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Emotional regulation technique could help manage bipolar mood swings

An existing psychological therapy that helps with emotional regulation could be used to help people with bipolar disorder manage mood swings, findings from a new study suggest

Affecting 1 in 50 people in the UK, bipolar disorder, also known as manic depression, is characterised by mood swings from periods of extreme highs (mania) and extreme lows. But as with most mental health issues, there are many different types of bipolar disorder, each with their own characteristics. One subgroup of people with the condition can experience mood fluctuations outside of full-blown episodes of either mania or depression.

According to Bipolar UK, roughly 1.3 million people live with bipolar disorder in the UK, and many will be treated with a mixture of medication and talking therapies. Unfortunately, treatment tends to focus on reducing the chance of a full episode developing resulting in many people with the condition lacking the support and treatment to live well with their condition.

Researchers on the ThrIVe-B programme are attempting to fill this gap, investigating the potential of an existing therapy for another mental health issue in treating those with bipolar disorder.

The treatment is called dialectical behavioural therapy (DPT) and is used to help people with both the acceptance of situations and emotional responses. It is currently used in the treatment of people with Emotionally Unstable Personality Disorder.

The study investigated the addition of DPT alongside usual treatment to see if it can help people with bipolar disorder better regulate their emotions outside of episodes. Forty-three people participated in the 6-month long study of whom one half received DPT and usual therapy, whilst the other half continued with their usual NHS care.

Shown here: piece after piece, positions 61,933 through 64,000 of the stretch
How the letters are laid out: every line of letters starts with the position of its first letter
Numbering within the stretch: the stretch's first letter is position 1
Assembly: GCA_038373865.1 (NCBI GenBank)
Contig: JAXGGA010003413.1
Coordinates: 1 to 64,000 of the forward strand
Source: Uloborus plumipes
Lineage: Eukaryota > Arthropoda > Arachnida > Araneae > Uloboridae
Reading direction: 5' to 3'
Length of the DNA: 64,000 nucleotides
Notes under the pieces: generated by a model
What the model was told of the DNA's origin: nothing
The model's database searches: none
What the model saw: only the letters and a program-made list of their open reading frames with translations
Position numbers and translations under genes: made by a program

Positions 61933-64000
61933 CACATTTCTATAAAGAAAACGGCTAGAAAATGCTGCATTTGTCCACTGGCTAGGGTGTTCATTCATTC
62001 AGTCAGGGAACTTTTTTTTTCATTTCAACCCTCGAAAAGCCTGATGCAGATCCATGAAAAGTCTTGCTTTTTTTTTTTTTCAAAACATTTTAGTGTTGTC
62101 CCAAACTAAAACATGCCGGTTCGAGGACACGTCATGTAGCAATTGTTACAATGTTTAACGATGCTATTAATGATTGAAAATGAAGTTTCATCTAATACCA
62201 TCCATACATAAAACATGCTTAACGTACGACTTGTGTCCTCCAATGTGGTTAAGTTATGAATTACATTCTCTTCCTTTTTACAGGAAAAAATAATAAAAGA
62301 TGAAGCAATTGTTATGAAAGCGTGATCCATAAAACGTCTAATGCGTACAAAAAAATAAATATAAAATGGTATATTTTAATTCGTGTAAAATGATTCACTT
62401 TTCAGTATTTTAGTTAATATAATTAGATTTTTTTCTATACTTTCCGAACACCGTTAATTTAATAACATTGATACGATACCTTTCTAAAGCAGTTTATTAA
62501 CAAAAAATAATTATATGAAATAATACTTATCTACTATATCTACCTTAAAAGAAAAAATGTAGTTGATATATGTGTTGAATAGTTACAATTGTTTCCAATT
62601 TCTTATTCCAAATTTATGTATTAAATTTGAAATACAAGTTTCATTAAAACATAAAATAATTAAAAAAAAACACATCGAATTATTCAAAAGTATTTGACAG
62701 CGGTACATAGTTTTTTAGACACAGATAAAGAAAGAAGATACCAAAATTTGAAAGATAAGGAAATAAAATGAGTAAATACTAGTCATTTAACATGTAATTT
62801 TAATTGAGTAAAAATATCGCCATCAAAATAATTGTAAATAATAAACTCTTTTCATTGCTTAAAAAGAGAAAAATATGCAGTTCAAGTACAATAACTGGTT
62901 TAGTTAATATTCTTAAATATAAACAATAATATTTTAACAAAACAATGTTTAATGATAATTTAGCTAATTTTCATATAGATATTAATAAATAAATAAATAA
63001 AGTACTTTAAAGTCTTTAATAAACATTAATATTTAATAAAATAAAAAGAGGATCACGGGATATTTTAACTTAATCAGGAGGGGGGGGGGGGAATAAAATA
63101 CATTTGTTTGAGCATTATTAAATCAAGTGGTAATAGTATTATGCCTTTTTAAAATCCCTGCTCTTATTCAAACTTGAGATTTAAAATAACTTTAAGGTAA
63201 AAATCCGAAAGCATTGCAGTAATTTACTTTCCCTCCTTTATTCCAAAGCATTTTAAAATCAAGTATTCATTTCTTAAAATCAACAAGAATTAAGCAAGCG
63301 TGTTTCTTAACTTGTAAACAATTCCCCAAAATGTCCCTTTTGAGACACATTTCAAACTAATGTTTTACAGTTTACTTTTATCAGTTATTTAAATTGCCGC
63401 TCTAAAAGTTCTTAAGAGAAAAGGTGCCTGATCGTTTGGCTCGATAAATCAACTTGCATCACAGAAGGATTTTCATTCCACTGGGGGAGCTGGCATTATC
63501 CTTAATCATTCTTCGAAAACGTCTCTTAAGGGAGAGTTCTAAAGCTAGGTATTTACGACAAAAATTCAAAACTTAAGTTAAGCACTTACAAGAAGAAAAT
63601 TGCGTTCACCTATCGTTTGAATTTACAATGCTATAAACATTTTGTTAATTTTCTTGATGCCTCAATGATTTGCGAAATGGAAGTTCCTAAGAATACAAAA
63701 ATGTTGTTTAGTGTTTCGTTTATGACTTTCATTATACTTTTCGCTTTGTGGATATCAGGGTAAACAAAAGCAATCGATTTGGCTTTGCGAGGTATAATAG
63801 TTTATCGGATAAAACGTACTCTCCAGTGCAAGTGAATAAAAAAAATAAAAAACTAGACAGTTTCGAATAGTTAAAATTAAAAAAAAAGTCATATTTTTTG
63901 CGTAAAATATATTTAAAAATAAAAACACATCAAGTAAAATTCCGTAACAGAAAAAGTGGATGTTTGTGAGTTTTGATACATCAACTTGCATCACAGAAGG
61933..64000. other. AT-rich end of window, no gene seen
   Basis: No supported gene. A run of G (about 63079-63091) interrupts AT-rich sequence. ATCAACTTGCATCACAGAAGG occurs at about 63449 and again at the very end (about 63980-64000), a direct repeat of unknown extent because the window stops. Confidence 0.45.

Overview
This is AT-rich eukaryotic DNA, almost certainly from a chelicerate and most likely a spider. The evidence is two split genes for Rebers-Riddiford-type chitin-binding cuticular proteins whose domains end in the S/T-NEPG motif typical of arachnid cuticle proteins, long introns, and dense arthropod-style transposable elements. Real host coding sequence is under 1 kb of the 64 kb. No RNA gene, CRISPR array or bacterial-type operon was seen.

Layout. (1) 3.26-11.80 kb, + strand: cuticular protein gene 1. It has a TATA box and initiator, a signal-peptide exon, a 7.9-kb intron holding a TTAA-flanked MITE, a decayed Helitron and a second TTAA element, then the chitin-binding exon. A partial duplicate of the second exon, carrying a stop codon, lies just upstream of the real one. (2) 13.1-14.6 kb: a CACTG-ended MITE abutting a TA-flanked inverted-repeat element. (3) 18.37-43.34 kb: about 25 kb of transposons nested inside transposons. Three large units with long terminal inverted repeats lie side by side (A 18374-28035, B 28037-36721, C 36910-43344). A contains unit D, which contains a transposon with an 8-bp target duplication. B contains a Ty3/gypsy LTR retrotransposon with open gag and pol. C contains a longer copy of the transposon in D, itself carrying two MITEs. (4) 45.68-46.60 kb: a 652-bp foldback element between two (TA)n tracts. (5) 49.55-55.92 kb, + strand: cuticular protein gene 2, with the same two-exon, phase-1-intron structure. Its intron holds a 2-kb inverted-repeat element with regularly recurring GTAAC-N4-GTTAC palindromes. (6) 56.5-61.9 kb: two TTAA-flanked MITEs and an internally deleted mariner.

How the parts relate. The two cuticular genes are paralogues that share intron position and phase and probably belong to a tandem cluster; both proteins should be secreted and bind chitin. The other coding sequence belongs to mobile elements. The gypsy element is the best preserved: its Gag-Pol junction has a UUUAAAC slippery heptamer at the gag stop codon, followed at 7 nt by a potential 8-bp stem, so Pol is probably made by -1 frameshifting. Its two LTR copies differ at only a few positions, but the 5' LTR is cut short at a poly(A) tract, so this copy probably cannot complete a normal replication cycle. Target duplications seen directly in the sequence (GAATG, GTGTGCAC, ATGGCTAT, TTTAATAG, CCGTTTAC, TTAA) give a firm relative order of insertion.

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Participants were interviewed at various stages throughout the study and were asked to complete questionnaires at the beginning of the study, then at the 3-, 6-, 9-, and 15-month mark.

According to their findings, the team think that a larger investigation of their combination treatment is now warranted as there was enough interest among participants for something that would help with mood swings.

"Overall, the study shows that there is demand from people with bipolar for a psychological therapy addressing ongoing mood instability, and that a larger trial of a therapy like this is feasible," said Dr Kim Wright, lead author of the study.

"Because of the small numbers of people tested, the trial was never intended to evaluate the benefit of the treatment itself. Instead the study aimed to evaluate feasibility and acceptability of this therapy.

"Our next steps will be to refine the therapy in line with what we learned from this study, such as simplifying content and considering individual rather than group delivery.”

Read the study in full here.


Written by Sylvie Ward

News reporter for Talking Mental Health


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